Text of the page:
Warm weather has finally arrived, and with it the perennial search for something tasty to drink chilled. Argentina has the answer with torrontes, its indigenous white grape. Spicier than viognier, sweeter than pinot gris, lighter than chardonnay, it makes wonderfully refreshing wines that are perfect for summer days. We recently tasted a flight of torrontes from three different provinces and four different vintages, and all scored 88 points or above. Vendors think torrontes could take the wine market by storm the way malbec did, and we have to agree.
To call torrontes "indigenous" might be overstating the case just a little bit, as the grape is likely a distant descendant of muscat of Alexandria. But it is a hybrid that appeared spontaneously in South America and has not done so anywhere else. Today, it is identified almost exclusively with Argentina.
The top-rated torrontes in our latest tasting was Pascual Toso's 2010 edition (AV 90), but we'd highly recommend the wines we tasted from Recuerdo, MonteFalcon, Trumpeter, and Padrillos as well. Only the Padrillos comes from Salta, which was by far the most common source of torrontes on store shelves until Mendoza and La Rioja got in on the act. Made by Ernesto Catena, we think the wine is the most delicate and unusual of the five.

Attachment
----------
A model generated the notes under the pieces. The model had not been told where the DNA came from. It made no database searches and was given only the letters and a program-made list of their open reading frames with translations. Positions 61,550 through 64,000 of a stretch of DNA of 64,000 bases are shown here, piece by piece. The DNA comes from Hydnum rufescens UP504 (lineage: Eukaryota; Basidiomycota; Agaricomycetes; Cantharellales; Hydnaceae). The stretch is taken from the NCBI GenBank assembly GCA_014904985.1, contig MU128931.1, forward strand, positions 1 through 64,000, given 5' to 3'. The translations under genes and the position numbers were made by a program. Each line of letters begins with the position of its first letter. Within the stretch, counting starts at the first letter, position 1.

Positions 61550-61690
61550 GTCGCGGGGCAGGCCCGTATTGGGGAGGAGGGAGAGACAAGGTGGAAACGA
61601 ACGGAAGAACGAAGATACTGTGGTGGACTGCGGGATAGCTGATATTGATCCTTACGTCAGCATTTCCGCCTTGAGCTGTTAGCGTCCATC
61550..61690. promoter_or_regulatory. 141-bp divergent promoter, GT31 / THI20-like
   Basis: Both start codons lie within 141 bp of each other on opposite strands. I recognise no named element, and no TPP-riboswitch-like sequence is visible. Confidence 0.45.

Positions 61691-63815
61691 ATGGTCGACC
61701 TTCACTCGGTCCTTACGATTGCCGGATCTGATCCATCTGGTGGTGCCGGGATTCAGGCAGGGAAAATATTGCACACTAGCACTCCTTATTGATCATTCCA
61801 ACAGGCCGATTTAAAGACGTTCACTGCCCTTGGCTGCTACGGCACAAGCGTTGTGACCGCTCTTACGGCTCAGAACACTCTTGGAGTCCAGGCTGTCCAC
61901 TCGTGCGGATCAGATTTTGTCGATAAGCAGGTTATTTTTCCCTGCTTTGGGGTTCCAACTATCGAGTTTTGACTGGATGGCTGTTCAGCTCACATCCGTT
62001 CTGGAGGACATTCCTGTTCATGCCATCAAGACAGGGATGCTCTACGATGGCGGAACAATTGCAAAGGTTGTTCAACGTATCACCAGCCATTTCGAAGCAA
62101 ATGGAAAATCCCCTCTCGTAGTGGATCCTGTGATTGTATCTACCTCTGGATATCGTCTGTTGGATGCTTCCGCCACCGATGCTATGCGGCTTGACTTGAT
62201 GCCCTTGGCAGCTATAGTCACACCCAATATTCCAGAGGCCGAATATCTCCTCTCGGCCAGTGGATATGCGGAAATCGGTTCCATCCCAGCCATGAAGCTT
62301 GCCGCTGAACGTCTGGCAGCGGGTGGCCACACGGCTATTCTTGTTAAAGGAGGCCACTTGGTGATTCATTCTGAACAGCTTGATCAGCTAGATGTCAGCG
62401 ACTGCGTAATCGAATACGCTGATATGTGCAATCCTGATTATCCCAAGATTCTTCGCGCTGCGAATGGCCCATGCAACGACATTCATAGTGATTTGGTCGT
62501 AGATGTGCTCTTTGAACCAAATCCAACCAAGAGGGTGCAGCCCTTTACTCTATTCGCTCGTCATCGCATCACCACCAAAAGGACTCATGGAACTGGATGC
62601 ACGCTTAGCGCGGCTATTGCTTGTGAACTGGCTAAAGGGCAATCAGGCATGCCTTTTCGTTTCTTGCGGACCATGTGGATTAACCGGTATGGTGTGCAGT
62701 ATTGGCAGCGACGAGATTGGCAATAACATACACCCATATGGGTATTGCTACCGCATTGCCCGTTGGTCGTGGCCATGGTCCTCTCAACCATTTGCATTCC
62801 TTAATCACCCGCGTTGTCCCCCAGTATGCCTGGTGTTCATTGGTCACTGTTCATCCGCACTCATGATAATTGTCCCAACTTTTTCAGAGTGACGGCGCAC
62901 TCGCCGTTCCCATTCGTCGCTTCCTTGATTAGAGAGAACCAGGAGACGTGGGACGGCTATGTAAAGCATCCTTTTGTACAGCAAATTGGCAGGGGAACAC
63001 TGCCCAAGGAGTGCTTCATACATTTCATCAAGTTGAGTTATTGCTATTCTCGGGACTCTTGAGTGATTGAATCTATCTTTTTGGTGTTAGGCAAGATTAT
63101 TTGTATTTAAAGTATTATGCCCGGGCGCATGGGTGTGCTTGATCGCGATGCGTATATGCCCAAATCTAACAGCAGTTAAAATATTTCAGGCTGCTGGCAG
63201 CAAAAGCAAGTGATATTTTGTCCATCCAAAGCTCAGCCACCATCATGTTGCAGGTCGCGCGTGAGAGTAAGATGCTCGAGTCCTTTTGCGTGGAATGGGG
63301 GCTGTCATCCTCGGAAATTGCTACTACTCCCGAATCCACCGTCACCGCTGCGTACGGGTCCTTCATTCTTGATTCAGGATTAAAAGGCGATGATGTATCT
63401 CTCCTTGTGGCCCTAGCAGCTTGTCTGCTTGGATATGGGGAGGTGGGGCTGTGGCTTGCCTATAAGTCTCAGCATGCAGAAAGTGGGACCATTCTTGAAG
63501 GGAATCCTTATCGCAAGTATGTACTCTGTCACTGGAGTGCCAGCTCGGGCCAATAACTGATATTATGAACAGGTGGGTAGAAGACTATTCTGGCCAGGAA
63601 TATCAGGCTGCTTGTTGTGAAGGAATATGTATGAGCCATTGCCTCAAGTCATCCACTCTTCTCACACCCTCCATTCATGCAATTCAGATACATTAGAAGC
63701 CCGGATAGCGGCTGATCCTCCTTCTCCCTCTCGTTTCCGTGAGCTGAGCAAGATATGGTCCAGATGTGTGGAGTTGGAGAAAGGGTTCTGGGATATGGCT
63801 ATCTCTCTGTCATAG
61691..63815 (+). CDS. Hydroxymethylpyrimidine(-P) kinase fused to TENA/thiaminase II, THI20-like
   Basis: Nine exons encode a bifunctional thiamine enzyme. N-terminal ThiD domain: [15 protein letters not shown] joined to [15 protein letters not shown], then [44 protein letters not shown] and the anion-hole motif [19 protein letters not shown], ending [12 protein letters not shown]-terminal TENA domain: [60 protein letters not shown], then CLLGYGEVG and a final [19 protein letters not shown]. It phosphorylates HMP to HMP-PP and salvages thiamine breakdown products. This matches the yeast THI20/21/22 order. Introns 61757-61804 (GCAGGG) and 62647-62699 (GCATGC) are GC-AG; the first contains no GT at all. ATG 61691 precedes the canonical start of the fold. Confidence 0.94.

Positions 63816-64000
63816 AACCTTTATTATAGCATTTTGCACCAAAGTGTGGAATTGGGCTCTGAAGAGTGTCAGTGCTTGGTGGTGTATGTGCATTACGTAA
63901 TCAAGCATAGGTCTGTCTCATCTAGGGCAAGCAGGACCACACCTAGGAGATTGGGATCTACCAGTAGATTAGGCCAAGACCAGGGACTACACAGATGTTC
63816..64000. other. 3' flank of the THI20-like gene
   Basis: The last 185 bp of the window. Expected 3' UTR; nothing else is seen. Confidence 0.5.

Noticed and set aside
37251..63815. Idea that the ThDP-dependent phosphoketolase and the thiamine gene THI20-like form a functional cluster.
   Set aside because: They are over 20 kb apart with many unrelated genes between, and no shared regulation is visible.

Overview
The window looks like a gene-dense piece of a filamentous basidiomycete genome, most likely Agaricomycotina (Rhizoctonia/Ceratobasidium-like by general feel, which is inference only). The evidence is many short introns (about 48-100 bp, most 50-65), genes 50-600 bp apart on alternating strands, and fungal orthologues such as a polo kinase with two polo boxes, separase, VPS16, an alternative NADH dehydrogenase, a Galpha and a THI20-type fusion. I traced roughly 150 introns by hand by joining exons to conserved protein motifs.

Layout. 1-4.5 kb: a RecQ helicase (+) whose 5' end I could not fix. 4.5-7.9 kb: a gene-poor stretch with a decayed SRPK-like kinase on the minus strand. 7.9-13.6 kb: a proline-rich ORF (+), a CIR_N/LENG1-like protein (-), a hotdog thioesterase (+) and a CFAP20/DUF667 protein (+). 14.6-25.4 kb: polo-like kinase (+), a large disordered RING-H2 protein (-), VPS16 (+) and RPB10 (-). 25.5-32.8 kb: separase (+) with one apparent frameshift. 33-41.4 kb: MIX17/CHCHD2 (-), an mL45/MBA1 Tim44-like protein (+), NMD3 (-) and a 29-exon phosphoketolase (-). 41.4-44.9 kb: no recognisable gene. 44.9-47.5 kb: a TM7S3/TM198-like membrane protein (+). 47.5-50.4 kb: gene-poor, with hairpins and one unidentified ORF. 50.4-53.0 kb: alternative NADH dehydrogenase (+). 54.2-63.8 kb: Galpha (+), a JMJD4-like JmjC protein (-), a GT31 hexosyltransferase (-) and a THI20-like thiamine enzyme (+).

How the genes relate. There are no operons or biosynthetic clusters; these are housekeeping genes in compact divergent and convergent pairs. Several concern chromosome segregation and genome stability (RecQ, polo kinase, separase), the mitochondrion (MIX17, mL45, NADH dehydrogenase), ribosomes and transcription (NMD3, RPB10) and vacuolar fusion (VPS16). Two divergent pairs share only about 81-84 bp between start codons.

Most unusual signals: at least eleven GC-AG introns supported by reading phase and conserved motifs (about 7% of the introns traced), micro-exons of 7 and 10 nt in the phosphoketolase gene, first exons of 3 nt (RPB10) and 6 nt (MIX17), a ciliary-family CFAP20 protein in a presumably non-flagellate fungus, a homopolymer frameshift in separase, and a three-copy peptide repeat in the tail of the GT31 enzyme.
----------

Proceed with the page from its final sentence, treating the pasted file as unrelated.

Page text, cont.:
As a treat, we also tasted one of Ernesto's older wines, a 2003 Siesta en el Tahuantinsuyu Malbec, to see how it was doing a decade after the vintage. The answer is spectacular. This is a perfect time to drink this captivating 94-point wine, as it seems to have reached full maturity -- if you can find a bottle!